The Girl From Mumbai

The Girl From Mumbai

Melissa Monteiro has sought a life of service since she was a young child, and at the age of 12 was volunteering with the Missionaries of Charity set up by Mother Teresa of Calcutta close to her home in Mumbai.

“They had a large warehouse which was home to about 300 people and I would go in and I would help feed them after school. They had nothing. That was a turning point for me,” she told the Hills to Hawkesbury Community News.

Now the CEO of the Community Migrant Resource Centre (CMRC), she is launching her book The Girl from Mumbai, this month with all proceeds going to CMRC which helps migrants and refugees settle into a new life in Australia.

The Girl from Mumbai covers Melissa’s journey from India to Australia and the lessons she has learned in over 30 years of service in the community sector.

She credits her father and grandfather for instilling the value of service to others in her as a very young child, which shaped her life.

After 30 years in the Navy her father left and was program Manager at a Catholic food relief agency for many years.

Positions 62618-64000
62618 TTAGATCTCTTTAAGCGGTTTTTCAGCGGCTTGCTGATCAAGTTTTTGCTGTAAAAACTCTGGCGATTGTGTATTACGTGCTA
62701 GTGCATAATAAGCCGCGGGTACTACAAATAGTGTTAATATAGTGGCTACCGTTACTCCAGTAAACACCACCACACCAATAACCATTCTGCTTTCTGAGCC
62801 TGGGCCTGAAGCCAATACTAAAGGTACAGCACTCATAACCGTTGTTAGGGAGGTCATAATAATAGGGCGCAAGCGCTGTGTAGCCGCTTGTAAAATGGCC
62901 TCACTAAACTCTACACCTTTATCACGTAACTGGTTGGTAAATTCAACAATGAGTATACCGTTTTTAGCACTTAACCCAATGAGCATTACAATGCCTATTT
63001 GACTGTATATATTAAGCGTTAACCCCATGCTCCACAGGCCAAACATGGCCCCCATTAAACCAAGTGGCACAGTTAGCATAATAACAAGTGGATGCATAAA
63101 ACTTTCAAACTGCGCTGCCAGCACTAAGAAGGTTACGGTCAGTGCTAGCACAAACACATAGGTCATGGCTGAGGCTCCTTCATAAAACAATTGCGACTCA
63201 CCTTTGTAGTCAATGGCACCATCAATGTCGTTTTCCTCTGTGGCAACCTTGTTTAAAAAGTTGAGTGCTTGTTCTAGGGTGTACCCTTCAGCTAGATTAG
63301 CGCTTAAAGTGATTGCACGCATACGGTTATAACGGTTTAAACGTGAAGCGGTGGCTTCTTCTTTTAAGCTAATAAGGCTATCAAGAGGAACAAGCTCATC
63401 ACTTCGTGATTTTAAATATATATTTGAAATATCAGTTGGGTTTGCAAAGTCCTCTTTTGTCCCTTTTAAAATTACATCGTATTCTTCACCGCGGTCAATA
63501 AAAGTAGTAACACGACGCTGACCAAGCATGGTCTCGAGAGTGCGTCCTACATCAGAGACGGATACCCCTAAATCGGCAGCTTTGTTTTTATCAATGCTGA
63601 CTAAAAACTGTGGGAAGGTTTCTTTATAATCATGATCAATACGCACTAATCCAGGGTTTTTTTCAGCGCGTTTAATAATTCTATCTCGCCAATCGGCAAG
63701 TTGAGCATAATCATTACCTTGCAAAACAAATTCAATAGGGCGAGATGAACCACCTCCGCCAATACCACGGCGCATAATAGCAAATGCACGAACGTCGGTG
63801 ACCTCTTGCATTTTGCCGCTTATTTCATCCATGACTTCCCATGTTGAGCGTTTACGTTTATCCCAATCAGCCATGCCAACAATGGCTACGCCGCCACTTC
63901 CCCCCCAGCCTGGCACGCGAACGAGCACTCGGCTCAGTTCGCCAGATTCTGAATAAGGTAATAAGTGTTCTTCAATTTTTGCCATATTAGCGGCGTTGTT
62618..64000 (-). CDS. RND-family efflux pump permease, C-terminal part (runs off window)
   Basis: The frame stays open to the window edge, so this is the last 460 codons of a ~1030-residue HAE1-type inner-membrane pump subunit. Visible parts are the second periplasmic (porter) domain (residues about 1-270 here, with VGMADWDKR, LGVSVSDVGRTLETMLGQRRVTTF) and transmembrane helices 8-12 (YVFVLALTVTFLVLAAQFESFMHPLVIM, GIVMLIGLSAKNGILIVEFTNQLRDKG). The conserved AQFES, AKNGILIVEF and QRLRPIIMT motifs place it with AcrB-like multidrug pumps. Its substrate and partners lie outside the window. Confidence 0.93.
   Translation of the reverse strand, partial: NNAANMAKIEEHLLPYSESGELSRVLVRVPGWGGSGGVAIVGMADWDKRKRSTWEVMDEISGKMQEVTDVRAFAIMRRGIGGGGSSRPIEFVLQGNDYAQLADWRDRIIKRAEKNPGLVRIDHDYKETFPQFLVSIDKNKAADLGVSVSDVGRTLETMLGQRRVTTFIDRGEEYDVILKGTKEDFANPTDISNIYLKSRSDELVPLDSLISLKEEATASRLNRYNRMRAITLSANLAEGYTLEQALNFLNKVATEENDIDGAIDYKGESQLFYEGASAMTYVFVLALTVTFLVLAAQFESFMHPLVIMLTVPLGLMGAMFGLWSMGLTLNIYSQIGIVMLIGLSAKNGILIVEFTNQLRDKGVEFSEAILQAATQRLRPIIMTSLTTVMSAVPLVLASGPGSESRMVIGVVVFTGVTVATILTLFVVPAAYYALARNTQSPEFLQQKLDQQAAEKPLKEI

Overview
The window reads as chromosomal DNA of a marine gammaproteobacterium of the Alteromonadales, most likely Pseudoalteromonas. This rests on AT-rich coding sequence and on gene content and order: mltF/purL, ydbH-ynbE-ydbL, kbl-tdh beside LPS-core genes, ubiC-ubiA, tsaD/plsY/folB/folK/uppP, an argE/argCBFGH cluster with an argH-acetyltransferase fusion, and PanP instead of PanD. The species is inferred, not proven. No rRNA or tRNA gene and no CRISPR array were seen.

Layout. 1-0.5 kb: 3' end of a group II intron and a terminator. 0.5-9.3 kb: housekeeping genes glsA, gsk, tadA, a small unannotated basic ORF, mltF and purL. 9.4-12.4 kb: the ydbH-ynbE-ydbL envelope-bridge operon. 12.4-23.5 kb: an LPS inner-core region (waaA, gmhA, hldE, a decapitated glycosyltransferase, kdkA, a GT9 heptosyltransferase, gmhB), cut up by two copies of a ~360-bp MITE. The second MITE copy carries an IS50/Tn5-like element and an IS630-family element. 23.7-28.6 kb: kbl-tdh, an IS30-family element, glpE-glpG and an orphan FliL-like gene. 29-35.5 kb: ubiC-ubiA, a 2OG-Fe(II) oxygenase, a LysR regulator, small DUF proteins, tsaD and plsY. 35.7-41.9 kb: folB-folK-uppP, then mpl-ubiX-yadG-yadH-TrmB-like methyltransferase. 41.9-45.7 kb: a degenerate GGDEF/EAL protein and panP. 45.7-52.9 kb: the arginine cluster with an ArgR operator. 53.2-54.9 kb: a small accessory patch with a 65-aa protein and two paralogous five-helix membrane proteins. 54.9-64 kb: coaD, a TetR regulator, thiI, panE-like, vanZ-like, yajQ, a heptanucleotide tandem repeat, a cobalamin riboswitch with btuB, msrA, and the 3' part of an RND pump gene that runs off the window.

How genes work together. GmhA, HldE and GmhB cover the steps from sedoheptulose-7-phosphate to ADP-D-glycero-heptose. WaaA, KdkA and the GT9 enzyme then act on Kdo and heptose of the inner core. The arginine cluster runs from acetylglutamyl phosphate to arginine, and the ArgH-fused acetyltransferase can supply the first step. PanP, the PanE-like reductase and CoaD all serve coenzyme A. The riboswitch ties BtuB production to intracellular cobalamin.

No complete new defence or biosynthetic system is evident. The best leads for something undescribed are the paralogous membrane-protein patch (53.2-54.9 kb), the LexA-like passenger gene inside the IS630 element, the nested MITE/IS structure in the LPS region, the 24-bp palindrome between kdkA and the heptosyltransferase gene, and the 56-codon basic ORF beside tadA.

It was when a very young Melissa told him that she wanted to help the poor overseas that her dad told her to look at the poverty around her in India.

She took a Bachelor in Social Work and worked in slum districts on water sanitation, immunisation, women’s groups and working on finding solutions.

“My book is about the impact of all these stages in my life,” she said.

“It’s about working at the grass roots to bring about change and how to influence people at the top.”

Melissa moved to Australia with her husband Prakash 21 years ago, when their first child was just a baby.

She started working at the Blacktown City Community Services Network before joining Parramatta Community Migrant resource Centre in 2000, at the time it employed seven people.

It now has 150 staff, contractors and partnerships with over 200 organisations. Between them, staff speak 47 languages. CMRC provides settlement services, training and business support to name a few of the programs it runs. The CMRC also runs a number of social support groups in the Hills from its office in the Hills Community Hub at Castle Towers.

The 53-year-old mother of two said she was always going to write a book. “I was going to write a book when I retired but when COVID started I thought I should write it now.”

The time seemed right as CMRC celebrates 25 years of operation and all proceeds will go to that.

The book will be launched on April 22 at Norwest by Alex Hawke , Minister for Immigration and Citizenship and Hills Mayor Michelle Byrne.

To find out more about the book, including Melissa’s time in prison after getting lost during an aid trip, visit



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